*Easy Sew Sachets   or   No Sew Sachets
(These would be so pretty with Christmas fabrics and scents!)

*Simple Jacob’s Ladder Toy
(and a How-To for making one with chocolates !!! What kid wouldn’t love one of these ?)
*Paper Quilling–  would make AMAZING Christmas cards !!
*Silhouette Ornaments
(These would be great decoupaged on a piece of wood as well!)
*DIY Whirlygig Toys
*Friendship Teacup Pincushion
*Christmas Potpourri in a Jar
*Dry Christmas Potpourri


+Extras-

*Felicity’s Craft Book
*Christmas Cross Stitch Sampler Kit

 



*Colonial Christmas Fun*

You’ll find ideas for lots of fun to have gathered together with your friends and family!
Traditional Colonial Christmas carols, dances,  games, and how to host a Twelfth Night party!

+Colonial Christmas Carols

+Reading-
Early Colonial Carols.
You can also find the entire CD, “Glory Shone Around: Early American Carols
*Colonial Williamsburg Fife and Drum Carols      (video)
*The Twelve Days of Christmas
*Auld Lang Syne  and Teaching ‘Auld Lang Syne’ from Making Moments Matter
*Colonial Christmas Carols   (collection to listen to- YouTube)
* We Won’t Go Until We Get Some: Christmas in New England Colonies
(Best for older students…This would be a great discussion starter for you high school age kids!  Also a good starting point for the roots of the celebration of this holiday !)
*An Early American Christmas CD    and  A Colonial Christmas CD
(You can stream through Amazon for free!)


+Hands-On!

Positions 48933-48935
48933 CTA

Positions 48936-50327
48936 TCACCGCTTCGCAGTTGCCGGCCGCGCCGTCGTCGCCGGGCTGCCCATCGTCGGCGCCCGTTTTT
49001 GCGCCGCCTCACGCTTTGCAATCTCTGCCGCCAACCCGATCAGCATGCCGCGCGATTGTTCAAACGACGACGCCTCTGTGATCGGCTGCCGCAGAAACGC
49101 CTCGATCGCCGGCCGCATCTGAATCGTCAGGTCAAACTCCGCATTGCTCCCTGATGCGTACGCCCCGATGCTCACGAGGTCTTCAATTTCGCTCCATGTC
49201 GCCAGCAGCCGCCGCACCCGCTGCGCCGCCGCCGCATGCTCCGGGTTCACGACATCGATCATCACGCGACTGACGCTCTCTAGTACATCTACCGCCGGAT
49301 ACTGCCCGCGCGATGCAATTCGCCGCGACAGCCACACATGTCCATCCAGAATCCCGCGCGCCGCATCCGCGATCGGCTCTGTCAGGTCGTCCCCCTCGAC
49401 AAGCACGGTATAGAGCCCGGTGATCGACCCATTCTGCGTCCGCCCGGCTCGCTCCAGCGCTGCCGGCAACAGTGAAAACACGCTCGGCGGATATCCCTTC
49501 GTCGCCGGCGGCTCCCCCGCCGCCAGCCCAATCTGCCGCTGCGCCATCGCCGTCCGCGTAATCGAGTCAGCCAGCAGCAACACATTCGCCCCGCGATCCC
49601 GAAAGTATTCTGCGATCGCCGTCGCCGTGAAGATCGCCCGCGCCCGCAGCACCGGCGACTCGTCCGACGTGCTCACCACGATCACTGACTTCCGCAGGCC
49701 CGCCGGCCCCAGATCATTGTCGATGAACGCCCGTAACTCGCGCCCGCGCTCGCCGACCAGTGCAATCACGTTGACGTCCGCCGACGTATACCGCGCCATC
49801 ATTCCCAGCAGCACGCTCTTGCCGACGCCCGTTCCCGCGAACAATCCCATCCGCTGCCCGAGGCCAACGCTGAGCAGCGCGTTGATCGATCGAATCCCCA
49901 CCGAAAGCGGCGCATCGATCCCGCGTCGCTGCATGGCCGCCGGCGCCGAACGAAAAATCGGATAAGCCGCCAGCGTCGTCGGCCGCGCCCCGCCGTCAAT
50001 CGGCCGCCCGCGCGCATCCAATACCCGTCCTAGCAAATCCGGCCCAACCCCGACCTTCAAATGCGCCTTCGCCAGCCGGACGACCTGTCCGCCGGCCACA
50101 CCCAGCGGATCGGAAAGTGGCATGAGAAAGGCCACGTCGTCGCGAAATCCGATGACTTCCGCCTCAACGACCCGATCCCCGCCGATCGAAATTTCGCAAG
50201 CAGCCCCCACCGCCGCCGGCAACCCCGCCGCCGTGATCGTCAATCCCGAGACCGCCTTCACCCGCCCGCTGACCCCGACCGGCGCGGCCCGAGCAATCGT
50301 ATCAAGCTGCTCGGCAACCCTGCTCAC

*Go Christmas Caroling!
Sadly, this is a Christmas pastime that seems to be just about forgotten.  I grew up in a small town in the south.  Every Christmas, the local youth group (there was only one in our entire town :D) went around to all the sick, or elderly folks who couldn’t get out much and we sang our hearts out.  To this day I can remember the happiness it brought to those people.
You can KEEP IT SIMPLE!  Or you can make it a whole community event!
Drive in your car with the windows down, walk around your block and knock on doors… or just sing, or add in friends and family and go in a trailer!
This makes me think of a quote from the Christmas classic movie Elf-
“The best way to spread Christmas cheer is singing loud for all to hear!” 

*Go Caroling
Joy To The World (history)  and  Lyrics/Instrumental to Practice 
God Rest Ye Merry Gentlemen   (history)  and  Lyrics/Instrumental to Practice
Hark the Herald Angels Sing  (history)  and  Lyrics/Instrumental to Practice